The First Satellite in Space
The First Satellite in Space - The World's First Artificial Satellite: Sputnik 1
On October 4, 1957, the world received stunning news: the Soviet Union had launched the first artificial satellite in space, Sputnik 1.
Sputnik 1 was the first satellite in space (First artificial satellite)
Giant newspaper headlines heralded this astounding achievement. People went outdoors to watch Sputnik 1 race across the night sky at 18,000 miles per hour. Short-wave radio operators tuned in to hear the "beep beep beep" signal from the world's first artificial satellite.
The Space Age had begun. And the superpower rivalry between the Soviet Union and the United States had now extended into the heavens.
Sputnik 1 was born of international competition. On July 29, 1955, American President Dwight Eisenhower announced that the United States would launch an artificial satellite during the International Geophysical Year, an 18-month global scientific exploration period that would last from July 1957 through 1958. Ten days later, Soviet leaders approved a plan to launch their own satellite.
The Soviets initially wanted to launch a satellite weighing between 2,200 and 3,090 lbs, with 440 to 660 lbs of scientific equipment. That effort proved to be too ambitious and would not be ready in time, so Sputnik 1 was significantly scaled down.
The world's first artificial satellite was a 23-inch diameter silver sphere with two antennas 7.9 and 9.5 feet in length. Inside the sphere were a one-watt radio transmitter, a battery, a temperature regulation system, and other equipment. The satellite weighed a mere 184 lbs.
Sputnik 1 was launched from the Tyuratam spaceport in the Kazakh Republic into a highly elliptical orbit of 139 by 590 miles. Scientists used the spacecraft to measure the density of the upper atmosphere by watching how the spacecraft's orbit changed. The world's first artificial satellite also provided valuable information about how the ionosphere distributed radio waves.
Sputnik 1's signal lasted until October 26 when its battery failed. The satellite completed 1,440 orbits before re-entering Earth's atmosphere on January 4, 1958, only 92 days after launch.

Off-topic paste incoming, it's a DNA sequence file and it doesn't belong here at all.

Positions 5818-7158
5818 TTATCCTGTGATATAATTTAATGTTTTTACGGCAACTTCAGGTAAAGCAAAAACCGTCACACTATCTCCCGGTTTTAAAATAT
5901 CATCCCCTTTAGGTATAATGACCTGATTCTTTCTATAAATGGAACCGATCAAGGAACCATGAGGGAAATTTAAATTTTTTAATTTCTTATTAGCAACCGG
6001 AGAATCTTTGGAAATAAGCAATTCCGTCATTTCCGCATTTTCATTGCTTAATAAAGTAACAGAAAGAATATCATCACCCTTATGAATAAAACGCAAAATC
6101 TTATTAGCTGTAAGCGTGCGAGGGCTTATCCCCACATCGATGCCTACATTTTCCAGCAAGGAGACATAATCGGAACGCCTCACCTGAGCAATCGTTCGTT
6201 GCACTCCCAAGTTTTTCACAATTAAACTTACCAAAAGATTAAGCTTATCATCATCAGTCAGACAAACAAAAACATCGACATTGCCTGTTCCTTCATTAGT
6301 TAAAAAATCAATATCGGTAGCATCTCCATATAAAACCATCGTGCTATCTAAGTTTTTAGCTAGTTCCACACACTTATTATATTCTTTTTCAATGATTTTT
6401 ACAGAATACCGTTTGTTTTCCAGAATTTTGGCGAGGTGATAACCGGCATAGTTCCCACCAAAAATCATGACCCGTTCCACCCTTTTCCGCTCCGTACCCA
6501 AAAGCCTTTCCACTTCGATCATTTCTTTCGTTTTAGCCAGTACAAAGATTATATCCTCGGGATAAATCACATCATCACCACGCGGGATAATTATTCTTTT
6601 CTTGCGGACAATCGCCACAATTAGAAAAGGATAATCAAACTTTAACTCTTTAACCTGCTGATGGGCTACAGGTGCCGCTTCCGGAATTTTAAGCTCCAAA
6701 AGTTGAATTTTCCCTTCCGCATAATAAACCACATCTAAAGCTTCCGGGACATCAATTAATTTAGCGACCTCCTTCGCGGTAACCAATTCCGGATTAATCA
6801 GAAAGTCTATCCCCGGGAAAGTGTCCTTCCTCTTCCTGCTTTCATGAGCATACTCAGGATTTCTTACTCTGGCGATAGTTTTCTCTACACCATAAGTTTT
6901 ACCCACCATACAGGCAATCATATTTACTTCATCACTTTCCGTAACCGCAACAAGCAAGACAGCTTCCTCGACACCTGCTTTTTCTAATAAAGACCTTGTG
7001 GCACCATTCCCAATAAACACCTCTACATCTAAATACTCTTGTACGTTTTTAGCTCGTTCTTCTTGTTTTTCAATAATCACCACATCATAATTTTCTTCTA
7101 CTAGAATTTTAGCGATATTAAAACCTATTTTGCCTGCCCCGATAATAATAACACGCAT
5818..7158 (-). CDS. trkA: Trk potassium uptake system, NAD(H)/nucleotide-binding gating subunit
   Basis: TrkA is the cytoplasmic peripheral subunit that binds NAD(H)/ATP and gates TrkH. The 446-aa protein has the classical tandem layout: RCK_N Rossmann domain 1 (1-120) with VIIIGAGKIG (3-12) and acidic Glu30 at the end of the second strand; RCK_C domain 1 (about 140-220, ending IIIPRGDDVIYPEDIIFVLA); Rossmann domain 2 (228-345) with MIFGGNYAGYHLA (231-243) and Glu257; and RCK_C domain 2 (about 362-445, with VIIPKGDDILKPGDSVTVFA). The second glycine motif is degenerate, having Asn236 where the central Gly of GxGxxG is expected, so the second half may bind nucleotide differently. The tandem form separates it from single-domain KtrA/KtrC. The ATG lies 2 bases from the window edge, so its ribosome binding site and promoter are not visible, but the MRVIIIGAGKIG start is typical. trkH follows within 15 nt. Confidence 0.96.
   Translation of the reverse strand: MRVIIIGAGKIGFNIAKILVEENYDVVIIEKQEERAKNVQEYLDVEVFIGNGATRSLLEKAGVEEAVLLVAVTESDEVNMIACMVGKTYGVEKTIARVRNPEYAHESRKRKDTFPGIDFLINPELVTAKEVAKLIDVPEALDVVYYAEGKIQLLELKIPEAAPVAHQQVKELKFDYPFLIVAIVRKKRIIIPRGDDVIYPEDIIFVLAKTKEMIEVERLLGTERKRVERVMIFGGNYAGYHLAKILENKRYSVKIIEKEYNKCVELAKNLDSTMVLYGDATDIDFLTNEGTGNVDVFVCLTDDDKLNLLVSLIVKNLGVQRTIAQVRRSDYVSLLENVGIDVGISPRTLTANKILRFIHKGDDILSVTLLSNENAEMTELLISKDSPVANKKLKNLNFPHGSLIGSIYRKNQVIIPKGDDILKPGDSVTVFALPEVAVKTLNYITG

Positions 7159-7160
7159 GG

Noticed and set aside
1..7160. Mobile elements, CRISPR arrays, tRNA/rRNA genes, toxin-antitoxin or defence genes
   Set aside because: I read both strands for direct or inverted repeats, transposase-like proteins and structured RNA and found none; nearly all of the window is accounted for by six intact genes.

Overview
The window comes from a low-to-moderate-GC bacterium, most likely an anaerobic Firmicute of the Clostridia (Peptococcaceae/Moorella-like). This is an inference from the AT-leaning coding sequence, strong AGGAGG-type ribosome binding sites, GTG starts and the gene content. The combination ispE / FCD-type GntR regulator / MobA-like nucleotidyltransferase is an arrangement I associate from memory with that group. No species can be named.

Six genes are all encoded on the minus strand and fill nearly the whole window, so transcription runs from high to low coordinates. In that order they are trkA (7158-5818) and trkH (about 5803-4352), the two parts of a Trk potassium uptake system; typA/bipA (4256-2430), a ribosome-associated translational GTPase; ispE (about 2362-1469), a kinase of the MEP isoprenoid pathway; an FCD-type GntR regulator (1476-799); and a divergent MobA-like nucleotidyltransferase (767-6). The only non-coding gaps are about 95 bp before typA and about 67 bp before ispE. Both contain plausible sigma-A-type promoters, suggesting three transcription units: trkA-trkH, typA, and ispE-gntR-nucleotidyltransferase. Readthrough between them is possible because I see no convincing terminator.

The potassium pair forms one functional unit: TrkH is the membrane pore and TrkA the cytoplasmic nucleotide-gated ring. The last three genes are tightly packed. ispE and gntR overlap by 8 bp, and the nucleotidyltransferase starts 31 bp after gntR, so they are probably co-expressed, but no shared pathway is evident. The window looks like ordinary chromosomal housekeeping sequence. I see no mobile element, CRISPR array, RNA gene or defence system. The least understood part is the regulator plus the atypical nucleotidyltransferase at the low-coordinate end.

Although Sputnik 1 was extremely small and had little military value, the world's first artificial satellite caused widespread panic in the United States. The nation had been humiliated by a supposedly backwards country. The possibility of the Soviets launching orbiting atomic bombs that could drop instantly on any American city struck fear in the hearts of people everywhere. That fear deepened in December 6, 1958, when America's Vanguard rocket failed to launch a 3 lb. satellite into orbit. Newspaper headlines called the failed launch "Kaputnik" and "Flopnik."
President Eisenhower didn't panic. He knew that an U.S. Army team led by Wernher von Braun could have launched a satellite before the Soviets. However, Eisenhower had held the Army back so it could focus on the more important priority of developing U.S. ballistic missiles. That effort was moving along well. Sputnik 1 actually helped to clarify that satellites could overfly other nation's territories, an issue of questionable legality at the time.
In the wake of Sputnik 1, the United States created the Advanced Research Projects Agency (ARPA) and poured an enormous amount of money into science and technology research, development and education. Soviet successes in space also inspired accusations of a non-existent missile gap between the United States and Soviet Union during the 1960 Presidential campaign between Richard Nixon and John F. Kennedy.
Link for First Satellite in Space (First Man-Made Satellite)